Soon I will be heading off to the conference on the nature of law to be held at McMaster University. For quite some time I have been rather skeptical of legal philosophers’ defining the jurisprudence as concerned first (and foremost?) with the search for the nature of law, and my contribution to the conference takes the same line, albeit perhaps more explicitly than in the past. The specific argument is different from my earlier efforts. I adopt a kind of “case study” approach, comparing the way the relationship between law and politics is understood in American and British (or English) law. I argue that it is understood very differently, and that the difference reflects a different fundamental understanding of the nature of law. The paper is now available on SSRN.
There is a broader point emerging from the paper: the need for legal philosophers to pay more attention to politics. Legal philosophers are obsessed with the question of the relationship between law and morality. In one way or another all the big debates of the last fifty years or so (positivism v. natural law; positivism v. Dworkin; inclusive positivism v. exclusive positivism; obligation to obey to the law yes or no) are offshoots of that question, and different thinkers’ views tend to be aligned along predictable lines: if you are a legal positivist it is not surprising you think there is no general obligation to obey the law; if you are a natural lawyer, it is not hard to see to discover that you believe the opposite.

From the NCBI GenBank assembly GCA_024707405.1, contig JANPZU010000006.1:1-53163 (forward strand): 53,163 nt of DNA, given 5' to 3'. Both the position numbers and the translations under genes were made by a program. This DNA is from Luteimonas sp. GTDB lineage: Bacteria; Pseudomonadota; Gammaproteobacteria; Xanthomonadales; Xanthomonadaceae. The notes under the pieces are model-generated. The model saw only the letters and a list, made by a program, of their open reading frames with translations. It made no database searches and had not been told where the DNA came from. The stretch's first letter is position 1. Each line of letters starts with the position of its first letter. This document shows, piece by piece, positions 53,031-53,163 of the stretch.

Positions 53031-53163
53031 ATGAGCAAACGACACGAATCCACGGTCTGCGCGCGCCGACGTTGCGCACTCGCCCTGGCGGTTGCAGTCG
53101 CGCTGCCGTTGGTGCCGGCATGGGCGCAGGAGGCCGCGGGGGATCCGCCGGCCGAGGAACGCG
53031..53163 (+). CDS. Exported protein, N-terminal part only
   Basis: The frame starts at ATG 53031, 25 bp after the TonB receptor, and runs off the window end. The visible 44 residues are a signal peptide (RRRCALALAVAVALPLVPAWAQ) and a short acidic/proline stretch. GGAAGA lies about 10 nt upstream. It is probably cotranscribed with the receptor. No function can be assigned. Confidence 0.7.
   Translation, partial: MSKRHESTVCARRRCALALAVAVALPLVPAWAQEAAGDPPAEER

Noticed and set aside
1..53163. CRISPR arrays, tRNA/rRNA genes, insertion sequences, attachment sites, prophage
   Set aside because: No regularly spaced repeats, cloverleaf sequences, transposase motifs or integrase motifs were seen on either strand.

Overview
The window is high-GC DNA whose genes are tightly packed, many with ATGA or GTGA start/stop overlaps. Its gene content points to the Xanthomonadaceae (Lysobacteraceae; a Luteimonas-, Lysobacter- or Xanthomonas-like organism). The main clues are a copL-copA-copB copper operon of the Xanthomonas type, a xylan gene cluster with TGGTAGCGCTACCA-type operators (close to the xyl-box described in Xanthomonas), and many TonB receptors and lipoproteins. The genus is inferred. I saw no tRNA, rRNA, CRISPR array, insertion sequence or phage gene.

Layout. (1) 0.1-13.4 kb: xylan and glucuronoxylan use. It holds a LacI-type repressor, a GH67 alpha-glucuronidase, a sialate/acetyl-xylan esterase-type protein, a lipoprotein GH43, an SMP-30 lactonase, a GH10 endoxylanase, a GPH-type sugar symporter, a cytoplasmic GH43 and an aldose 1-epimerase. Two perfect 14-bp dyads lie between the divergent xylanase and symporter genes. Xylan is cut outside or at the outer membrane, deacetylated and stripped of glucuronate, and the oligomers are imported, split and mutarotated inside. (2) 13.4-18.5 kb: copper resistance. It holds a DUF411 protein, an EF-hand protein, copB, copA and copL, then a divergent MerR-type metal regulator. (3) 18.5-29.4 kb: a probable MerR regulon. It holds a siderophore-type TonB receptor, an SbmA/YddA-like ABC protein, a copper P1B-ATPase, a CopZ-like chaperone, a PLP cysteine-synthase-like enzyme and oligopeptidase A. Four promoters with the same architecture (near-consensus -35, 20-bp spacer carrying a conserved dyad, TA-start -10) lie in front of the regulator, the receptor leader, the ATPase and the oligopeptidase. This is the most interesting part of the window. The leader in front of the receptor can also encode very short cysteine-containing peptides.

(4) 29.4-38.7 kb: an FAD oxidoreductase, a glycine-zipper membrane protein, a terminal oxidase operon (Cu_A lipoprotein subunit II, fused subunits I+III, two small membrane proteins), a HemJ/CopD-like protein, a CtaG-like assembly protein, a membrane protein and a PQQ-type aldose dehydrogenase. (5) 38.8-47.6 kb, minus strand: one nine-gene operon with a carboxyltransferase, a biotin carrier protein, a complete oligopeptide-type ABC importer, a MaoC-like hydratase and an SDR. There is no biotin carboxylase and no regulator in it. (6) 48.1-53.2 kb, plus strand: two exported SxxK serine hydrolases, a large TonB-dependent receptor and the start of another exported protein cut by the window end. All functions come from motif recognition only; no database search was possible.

What is interesting is that there is almost no work by legal philosophers on the connection between law and politics. (There is, of course, a lot by political scientists.) But I have come to think that the law-and-politics interface is much more important than the law-and-morality interface for the sort of questions that preoccupy legal philosophers. Admittedly, this impression may simply be the result of the fact that this issue is less explored, but be that as it may, more attention should be paid to this issue. One reason why it may have been less discussed is that it is potentially much more destructive for the “nature of law” enterprise than that of law-and-morality. Or at least this is at least this what I try to show in my paper.
The paper ends with a brief look to the future (and in a way to the past) of jurisprudence, a matter that I explore more fully in a different paper (still in the works), namely the disappearance of human nature from jurisprudence and its potential, and needed, return. A view of law as derived from some views on human nature has been central to the work of the classical natural lawyers but it is also an aspect of those thinkers often classified as early legal positivists, Hobbes and Bentham. For them an account of human nature was itself part of a broader metaphysical worldview. This perspective has largely disappeared from contemporary legal positivism, and it is this perspective that a more naturalistic jurisprudence could and should revive. More on this in the future.